We did a lot of shooting in Delhi. Dad commanded a Driver Instruction unit and after the recruits had learned to handle a vehicle on an open field with lines and hazards merely drawn on the ground, they would be taken out on public roads in convoy and then into difficult terrain in some of the nearby states like Alwar and Jodhpur. Dad would survey the routes by staff car and I would go along with him, his driver and another officer from the unit.

In Alwar, which was my favourite state, the rajah gave us permission to shoot. We found lots of game, chinkara buck, wild rabbits galore, partridge and quail and stacks of wild geese and ducks.

It was quite normal practice for us to go out on reconnaissance late in the evening after Dad’s office hours and after we had eaten dinner. The result was that we used to arrive at our destination in the middle of the night. Accommodation was generally quite easy to find – usually the waiting-room on the local station – but the first thing Dad wanted on arrival was to get a cup of “char”. That meant waking the tea-wallah at the local station and setting him to fix a cup. I always felt very sorry for the bloke at Alwar station. He must have been well into his seventies and spent each night sleeping on the platform bundled up in his blanket awaiting the early morning express from Delhi. He made the tea with such an air of enthusiasm yet all the while huffing and puffing with the aches and pains of age — and all for a few annas for his trouble.

One day we came upon a lake while we were in Alwar State. With a surface area of a couple of square miles, I would swear that every square inch was covered with wild water-birds of different species. There were ducks and geese of different species, dab-chicks, terns and all sorts of others. Dad gave me the unenviable job of skirting the lake and climbing the low hill on the other side so that I could take a shot with a .22 and flush the birds over to his side. It took me a good three quarters of an hour to an hour, scrambling over the rough terrain in the heat, to position myself.

Waving to him to attract his attention, I loosed off a single round. Immediately, the sky was black with the shadows of a million birds and they all flew off towards Dad and the other officer. They must have loosed off about four rounds each of buckshot, but only a single bird came down and… into the middle of the lake at that.

“Shit”, I said to myself, “What a pair of lousy hunters!”

Anyway, it now became necessary to retrieve the single trophy from the middle of the lake and, having no boat, we engaged the assistance of a local water carrier who had a pole and a couple of “chatties”, round mud pots the size of a medicine ball, lashed to the ends. The water-carrier could not swim but, using the contraption he carried as a floating device, he pushed off from the edge and after about half an hour of thrashing about like a drowning man, he eventually retrieved it and returned with the goose.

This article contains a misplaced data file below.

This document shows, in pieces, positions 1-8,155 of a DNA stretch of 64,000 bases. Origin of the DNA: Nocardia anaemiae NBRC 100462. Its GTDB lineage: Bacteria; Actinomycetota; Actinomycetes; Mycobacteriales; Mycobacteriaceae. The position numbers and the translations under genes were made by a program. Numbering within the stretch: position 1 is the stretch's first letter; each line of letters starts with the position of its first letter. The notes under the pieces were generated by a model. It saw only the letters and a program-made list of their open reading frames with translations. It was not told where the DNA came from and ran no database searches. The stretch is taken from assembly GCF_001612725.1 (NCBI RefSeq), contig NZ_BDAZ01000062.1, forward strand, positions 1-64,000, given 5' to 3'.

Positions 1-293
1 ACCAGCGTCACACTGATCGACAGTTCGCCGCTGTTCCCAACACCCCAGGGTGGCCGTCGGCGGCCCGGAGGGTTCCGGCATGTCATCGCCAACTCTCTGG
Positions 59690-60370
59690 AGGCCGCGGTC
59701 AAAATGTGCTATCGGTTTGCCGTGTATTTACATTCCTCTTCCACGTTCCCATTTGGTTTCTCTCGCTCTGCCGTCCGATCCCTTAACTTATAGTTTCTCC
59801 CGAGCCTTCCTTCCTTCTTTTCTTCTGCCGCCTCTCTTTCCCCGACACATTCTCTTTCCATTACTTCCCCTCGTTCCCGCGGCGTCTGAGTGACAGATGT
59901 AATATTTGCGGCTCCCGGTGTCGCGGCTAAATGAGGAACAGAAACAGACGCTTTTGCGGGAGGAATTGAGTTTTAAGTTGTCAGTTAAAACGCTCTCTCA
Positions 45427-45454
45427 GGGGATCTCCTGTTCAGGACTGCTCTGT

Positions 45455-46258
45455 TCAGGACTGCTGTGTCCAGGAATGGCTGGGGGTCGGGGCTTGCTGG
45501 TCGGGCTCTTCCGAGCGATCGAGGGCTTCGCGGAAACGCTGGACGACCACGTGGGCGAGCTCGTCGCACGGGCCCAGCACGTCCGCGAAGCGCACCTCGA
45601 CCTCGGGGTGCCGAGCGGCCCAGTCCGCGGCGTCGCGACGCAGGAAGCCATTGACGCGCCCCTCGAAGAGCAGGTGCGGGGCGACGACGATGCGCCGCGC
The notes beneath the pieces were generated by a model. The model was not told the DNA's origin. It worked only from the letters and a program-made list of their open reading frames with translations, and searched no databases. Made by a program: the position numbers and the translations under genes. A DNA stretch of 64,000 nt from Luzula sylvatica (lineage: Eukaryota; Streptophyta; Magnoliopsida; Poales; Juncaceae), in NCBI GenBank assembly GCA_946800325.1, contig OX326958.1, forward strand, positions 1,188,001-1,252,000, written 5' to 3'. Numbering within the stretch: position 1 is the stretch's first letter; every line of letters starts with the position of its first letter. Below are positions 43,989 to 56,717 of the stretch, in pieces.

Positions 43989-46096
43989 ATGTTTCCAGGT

We took it back to Delhi and, having prepared it as a roast, we ate it. It tasted like fish, awful! But we had to pick our way through the whole bird to try and find the pellets which had brought it down. It’s hard to believe, but we only found two pellets in it and when you consider that “buckshot” will usually have nine to twelve pellets a round, and the intrepid hunters had loosed off at least four rounds each, you have to ask what happened to the other 70-plus pellets which should have hurled murderously into that huge mass of bird-life That, to me, was really “shitty” shooting!

Anyway, the next day we were doing a road “recce [1] ” in a “jeep”. Dad, Maj.Greene, Dad’s adjutant who had come with us, the driver and I were there. We came across a herd of chinkara buck. The leader was a magnificent specimen with horns at least eighteen or twenty inches long. Dad thought it would make a nice trophy, neck, head and horns, for the officers’ mess. I had been busy rubbing-off and rounding the noses of the service rifle .303 cartridges, so that they would not go through and through anything shot and dangerously carry on to a distant village and injure someone.

Dad had a clip-full in the rifle. He aimed carefully and fired and the buck fell. Before you could say “Jack Robinson”, the driver, a muslim, was out over the side and haring off to cut the buck’s neck to do “halal” so he could have a bit to eat. He cut the neck right at the top under the jawbone and completely wrecked Dad’s trophy ambitions. Fortunately for the driver, he was a civilian or, I am sure Dad would have seen to it that he got a life sentence in the “glass-house [2] ”.

Returning to Delhi there was to be a rifle tournament between a bunch of American and British officers. Dad ensured that the Brits were short of one team member and I got the place. It was a marvellous afternoon’s shooting on the practice ranges and I was impressed by the Yanks and their shooting.

There was this very tall chap with the American team and he refused to take up the prone position in the free-style competition but instead sat on his backside with his knees drawn up. Resting his arms on his knees and firing sideways, he pumped off round after round at three hundred yards and scored “bulls” with every one.

The Brits said that the M1 he was using was almost unfair because it was so accurate, and they challenged him to use a British Army .303. With only two rounds to zero the target, the bloody Yank then gave us a demonstration of real shooting, standing, kneeling, prone and his special “turkey shooter” position. He virtually tore the “bull” out of the target. In fact, for a little extra fun, he would wait for the marker to signal and then aim at the marker as it was popped up. He told us he was a “turkey” shooter champion in the States.

After that I got to use different types of pistols and revolvers and then a “Tommy gun” and a “Sten gun”, and that beautiful M1. This was followed by a burst from a “Lewis” and finally, a single round with a “Bren gun”. The Yanks were impressed with my youth, I was only just 13, and they took lots of pictures to send back home.

Dad was as proud as a peacock and told everyone how he had taught me to shoot, that his grandfather had been the “best shot in Ireland”, and how the skill ran in the family. Somehow, I believe him because both Phil and Mary were excellent shots. Kieron, our younger son is no mean shot, and Karl, our elder son, was the captain of his school shooting team. They won the “Country Life” championship while he was at Epsom — this was success, indeed, because the school had never won it before. He still goes back to Bisley for the occasional “bang, bang” though, these days, I think he spends more time in the “Surrey Bar” than on the range!